Thursday, December 22, 2016

Daily Corrections Clips


Avianne Tan, abc News

Inside Folsom State Prison in California is a Santa's workshop of sorts.

Its sole elf? Inmate Mauricio Argueta.

Every day for a few hours, Argueta works at the shop repairing old and damaged bicycles as part of a program the prison has with the Cameron Park Rotary, according to Krissi Khokhobashvili, a public information officer for the California Department of Corrections and Rehabilitation.

Once the bikes are made like new, the Cameron Park Rotary donates them to children in need as Christmas gifts, Khokhobashvili told ABC News today.


Sacramento State News

prisoner’s blood pressure elicited several comments from one inmate, including, “I can guarantee that there is a guard that has not let her out of his sight.”

It all started about four years ago when Sacramento State photography Professor Nigel Poor was shown one box of photo negatives at San Quentin State Prison. Now she is in the midst of a huge project to organize, scan, and produce prints from several thousand negatives taken at the prison between 1935 and 1986.

In addition to its historical significance, the project is using inmates to help interpret the images and provide better understanding about their lives.


Cathy Locke, The Sacramento Bee

A Sacramento man was arrested Tuesday on suspicion of killing a woman when he allegedly fired shots through the closed door of a Foothill Farms apartment earlier this month.

Deputies arrested Lawrence Johnson, 21, in the shooting death of Sungaya Fleming, 38, the Sacramento County Sheriff’s Department reported.

There were 16 people in the apartment on Myrtle Avenue at the time of the shooting, including children, authorities said. Four were wounded.


Brian Melley, The Associated Press


A ballot initiative approved by voters to speed up death penalty appeals was put on hold Tuesday by the California Supreme Court to consider a lawsuit challenging the measure.

The court issued a one-page decision staying the "implementation of all provisions of Proposition 66" and set a timeline for filing briefs that the court will consider before deciding to hold a hearing.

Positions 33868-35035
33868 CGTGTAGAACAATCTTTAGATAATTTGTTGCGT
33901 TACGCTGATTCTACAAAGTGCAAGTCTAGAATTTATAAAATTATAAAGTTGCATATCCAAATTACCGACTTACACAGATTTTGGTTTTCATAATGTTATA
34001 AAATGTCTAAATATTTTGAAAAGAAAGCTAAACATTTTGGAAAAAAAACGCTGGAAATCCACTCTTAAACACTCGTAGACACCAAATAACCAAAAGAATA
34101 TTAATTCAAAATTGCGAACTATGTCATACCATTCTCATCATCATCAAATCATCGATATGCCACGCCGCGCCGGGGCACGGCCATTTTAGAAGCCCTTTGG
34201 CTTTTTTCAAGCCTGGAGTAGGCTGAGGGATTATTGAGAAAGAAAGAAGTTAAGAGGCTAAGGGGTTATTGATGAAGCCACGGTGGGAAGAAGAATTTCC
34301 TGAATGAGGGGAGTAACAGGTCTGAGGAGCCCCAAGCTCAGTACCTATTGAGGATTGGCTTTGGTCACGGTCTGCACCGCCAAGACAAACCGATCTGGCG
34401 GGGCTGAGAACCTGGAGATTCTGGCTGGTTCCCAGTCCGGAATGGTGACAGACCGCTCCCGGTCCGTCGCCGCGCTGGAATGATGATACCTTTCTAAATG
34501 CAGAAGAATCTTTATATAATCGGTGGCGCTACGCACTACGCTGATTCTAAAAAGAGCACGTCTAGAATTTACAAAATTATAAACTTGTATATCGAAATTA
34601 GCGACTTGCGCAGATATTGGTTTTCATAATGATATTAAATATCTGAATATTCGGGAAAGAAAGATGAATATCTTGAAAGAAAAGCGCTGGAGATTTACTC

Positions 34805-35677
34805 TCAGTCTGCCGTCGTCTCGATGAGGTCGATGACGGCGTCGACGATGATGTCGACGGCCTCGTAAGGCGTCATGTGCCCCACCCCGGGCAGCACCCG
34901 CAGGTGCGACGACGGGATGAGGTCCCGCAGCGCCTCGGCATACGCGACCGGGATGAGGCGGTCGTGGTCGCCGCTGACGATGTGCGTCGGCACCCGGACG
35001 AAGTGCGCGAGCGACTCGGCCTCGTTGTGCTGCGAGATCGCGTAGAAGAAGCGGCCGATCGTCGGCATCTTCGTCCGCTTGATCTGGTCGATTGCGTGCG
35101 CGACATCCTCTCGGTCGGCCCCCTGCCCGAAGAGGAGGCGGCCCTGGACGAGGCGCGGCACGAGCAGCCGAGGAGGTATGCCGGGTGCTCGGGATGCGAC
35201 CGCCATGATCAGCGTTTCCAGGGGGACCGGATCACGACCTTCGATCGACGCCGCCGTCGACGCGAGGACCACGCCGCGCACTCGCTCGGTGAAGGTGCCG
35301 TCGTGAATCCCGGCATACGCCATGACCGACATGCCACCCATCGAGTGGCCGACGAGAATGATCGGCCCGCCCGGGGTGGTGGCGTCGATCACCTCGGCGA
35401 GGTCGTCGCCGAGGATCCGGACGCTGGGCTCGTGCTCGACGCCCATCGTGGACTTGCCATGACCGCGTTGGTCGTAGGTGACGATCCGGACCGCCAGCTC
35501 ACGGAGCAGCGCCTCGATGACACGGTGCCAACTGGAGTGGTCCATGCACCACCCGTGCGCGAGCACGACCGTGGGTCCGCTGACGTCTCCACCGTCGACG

Proposition 66 would change how appeals are handled with the goal of expediting them so murderers are actually put to death. There hasn't been an execution in over a decade, and 750 inmates languish on Death Row.

Chris Mcguinness, New Times

Some people are salvageable, you know. I’m not. What do you do with a man that does [not] have any feeling?”

Dennis Duane Webb’s words are just as chilling today as when he spoke them in a San Luis Obispo courtroom 28 years ago. He said them to a jury that just found him guilty of the brutal rape, torture, and murder of a young husband and wife in Atascadero in 1987.

“What do you do with a rabid dog?” Webb reportedly told the jurors. “Put it to sleep.”

They apparently took him at his word. Webb was sentenced to death in 1988 and shipped off to San Quentin prison to await his execution. But that day would never come. On Dec. 13, the California Department of Corrections and Rehabilitation announced that Webb, now 65, had been pronounced dead at a nearby hospital. His cause of death has yet to be determined.


The Geo Group, which runs 104 prisons and other facilities around the country, is opening a new halfway house in SoMa.
Casey Tolan, SF Weekly

One of the largest prison companies in the U.S. is opening a new halfway house in San Francisco.

The Geo Group, which runs 104 prisons and other facilities around the country, won a five-year, nearly $13 million state contract to run the re-entry center this month. Their new facility, at 139 Sixth St. in SoMa, is scheduled to open in February or March 2017 and will house up to 80 state inmates near the end of their prison sentences who will receive job training and counseling while they prepare to leave incarceration.

The state corrections department says the center, a former hotel, will be a powerful tool for helping former inmates transition back to normal life. But, in the past, other facilities in the Bay Area run by the same company have faced reports of sexual abuse of inmates.


VC Reporter

The passage of Prop 47, the 2014 bill that reduced six types of low-level, nonviolent felonies to misdemeanors, came with a lot of controversy. Surely, committing crime should have consequences, but some feared that without any real punishment beyond tickets and minimal fines, crime would go up. On the other hand, how harsh should punishment be for petty theft or drug use? Voters erred on the side of hope and second chances.

This week, USA Today reported that nearly 200,000 felony charges in Caliornia were resentenced to misdemeanors via Prop 47, enabling a whole new world of opportunity for jobs, housing, welfare benefits and more for now former felons. In Ventura County, 6,222 felonies of 10,870 petitions were resentenced. Conversely, petty theft crime in the Sheriff’s jurisdiction went up from 1,793 in 2014 to 1,865 in 2015. Though there was a 4 percent rise in pretty thefts last year, there were actually more petty thefts in 2013 at 1,967, which makes any link in increased crime link to the passage of Prop 47 pretty fuzzy.